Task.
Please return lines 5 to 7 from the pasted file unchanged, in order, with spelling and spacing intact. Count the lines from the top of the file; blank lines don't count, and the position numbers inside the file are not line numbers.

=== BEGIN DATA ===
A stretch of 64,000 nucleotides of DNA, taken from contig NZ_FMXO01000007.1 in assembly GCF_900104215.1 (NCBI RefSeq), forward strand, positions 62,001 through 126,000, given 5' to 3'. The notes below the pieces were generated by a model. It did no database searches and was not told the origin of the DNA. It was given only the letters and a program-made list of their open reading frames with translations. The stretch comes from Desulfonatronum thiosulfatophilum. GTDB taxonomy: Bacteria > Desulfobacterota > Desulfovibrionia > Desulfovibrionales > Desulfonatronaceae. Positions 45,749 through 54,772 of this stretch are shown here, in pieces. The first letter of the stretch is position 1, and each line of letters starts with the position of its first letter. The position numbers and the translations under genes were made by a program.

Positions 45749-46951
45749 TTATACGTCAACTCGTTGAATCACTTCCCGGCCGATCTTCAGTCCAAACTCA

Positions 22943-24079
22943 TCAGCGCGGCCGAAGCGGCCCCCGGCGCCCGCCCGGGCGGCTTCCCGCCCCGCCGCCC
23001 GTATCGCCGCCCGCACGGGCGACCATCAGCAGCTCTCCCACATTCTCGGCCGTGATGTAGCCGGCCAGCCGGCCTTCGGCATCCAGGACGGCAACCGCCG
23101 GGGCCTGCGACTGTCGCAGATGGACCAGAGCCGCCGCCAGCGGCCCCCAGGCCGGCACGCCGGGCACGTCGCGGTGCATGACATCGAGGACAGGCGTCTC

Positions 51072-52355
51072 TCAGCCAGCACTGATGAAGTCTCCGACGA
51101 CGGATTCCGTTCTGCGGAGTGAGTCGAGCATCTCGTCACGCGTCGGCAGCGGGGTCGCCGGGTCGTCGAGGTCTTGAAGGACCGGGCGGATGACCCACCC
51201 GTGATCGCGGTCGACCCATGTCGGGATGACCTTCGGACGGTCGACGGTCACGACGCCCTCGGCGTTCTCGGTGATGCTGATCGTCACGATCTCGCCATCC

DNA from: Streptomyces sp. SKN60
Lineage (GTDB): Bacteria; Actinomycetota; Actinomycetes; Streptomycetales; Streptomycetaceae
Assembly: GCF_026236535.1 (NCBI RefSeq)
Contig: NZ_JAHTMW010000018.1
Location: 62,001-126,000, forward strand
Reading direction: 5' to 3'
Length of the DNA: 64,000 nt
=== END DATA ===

22943 TCAGCGCGGCCGAAGCGGCCCCCGGCGCCCGCCCGGGCGGCTTCCCGCCCCGCCGCCC
23001 GTATCGCCGCCCGCACGGGCGACCATCAGCAGCTCTCCCACATTCTCGGCCGTGATGTAGCCGGCCAGCCGGCCTTCGGCATCCAGGACGGCAACCGCCG
23101 GGGCCTGCGACTGTCGCAGATGGACCAGAGCCGCCGCCAGCGGCCCCCAGGCCGGCACGCCGGGCACGTCGCGGTGCATGACATCGAGGACAGGCGTCTC